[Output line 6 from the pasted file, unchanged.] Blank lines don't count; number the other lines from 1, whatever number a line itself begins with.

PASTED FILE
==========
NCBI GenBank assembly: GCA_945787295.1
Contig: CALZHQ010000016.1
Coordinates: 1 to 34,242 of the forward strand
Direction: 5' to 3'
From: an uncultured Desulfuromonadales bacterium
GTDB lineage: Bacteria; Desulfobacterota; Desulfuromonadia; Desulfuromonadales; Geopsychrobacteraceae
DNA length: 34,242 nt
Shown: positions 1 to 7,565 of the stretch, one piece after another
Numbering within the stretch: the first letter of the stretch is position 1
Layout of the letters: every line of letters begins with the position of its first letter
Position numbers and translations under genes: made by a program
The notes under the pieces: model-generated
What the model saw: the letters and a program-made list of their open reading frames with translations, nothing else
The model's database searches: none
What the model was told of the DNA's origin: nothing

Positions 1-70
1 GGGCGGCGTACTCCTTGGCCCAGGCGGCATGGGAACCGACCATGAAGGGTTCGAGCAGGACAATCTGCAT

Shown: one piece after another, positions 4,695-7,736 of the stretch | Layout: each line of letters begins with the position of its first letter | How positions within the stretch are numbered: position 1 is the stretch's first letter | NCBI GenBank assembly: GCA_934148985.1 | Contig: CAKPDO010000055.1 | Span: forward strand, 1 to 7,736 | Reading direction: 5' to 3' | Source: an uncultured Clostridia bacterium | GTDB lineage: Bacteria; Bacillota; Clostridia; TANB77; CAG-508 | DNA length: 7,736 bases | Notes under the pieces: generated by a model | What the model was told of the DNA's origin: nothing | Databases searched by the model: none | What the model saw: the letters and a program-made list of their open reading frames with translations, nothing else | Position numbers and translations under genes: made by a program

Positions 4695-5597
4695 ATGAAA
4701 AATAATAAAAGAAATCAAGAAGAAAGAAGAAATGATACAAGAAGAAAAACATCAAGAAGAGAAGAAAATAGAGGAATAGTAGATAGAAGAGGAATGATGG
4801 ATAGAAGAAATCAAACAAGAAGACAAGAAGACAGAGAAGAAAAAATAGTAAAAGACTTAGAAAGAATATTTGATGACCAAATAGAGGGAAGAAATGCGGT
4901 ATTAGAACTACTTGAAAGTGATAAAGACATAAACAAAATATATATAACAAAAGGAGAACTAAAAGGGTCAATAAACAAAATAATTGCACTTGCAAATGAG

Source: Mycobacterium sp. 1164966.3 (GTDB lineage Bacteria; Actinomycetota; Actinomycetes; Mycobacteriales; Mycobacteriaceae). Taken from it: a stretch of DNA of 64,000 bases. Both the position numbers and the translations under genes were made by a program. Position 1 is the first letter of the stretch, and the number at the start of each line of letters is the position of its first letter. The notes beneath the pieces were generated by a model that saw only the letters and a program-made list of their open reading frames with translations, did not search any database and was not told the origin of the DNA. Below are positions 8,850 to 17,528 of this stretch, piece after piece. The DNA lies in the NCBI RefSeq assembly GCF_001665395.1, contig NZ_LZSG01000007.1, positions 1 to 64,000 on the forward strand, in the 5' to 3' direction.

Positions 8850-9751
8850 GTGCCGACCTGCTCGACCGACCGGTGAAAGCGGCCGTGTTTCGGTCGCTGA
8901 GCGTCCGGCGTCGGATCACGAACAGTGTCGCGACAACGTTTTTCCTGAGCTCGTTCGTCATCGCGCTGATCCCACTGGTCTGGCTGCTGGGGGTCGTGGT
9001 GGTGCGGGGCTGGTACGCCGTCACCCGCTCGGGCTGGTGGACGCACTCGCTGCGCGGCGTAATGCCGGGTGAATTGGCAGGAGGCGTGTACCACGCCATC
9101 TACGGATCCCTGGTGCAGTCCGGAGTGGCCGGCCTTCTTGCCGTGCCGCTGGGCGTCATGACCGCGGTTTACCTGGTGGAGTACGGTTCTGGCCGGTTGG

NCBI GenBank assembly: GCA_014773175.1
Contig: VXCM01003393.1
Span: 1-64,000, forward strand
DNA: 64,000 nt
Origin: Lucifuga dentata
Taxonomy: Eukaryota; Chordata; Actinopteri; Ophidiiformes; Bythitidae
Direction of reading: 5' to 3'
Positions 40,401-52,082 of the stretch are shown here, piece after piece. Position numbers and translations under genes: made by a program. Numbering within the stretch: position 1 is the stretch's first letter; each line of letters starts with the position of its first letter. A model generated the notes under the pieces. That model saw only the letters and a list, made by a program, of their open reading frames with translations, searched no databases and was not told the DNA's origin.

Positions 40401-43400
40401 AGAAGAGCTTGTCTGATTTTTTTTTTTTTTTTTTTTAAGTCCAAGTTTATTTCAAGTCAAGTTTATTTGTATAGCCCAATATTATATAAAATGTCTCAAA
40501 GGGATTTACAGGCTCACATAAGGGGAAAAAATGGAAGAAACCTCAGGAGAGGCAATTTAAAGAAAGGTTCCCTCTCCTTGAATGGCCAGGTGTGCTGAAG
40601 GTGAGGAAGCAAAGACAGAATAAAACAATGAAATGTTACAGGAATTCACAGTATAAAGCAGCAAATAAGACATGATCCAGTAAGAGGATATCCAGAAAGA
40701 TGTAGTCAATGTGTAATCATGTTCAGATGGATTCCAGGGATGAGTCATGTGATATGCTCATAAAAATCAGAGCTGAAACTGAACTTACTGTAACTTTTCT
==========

GTDB lineage: Bacteria; Desulfobacterota; Desulfuromonadia; Desulfuromonadales; Geopsychrobacteraceae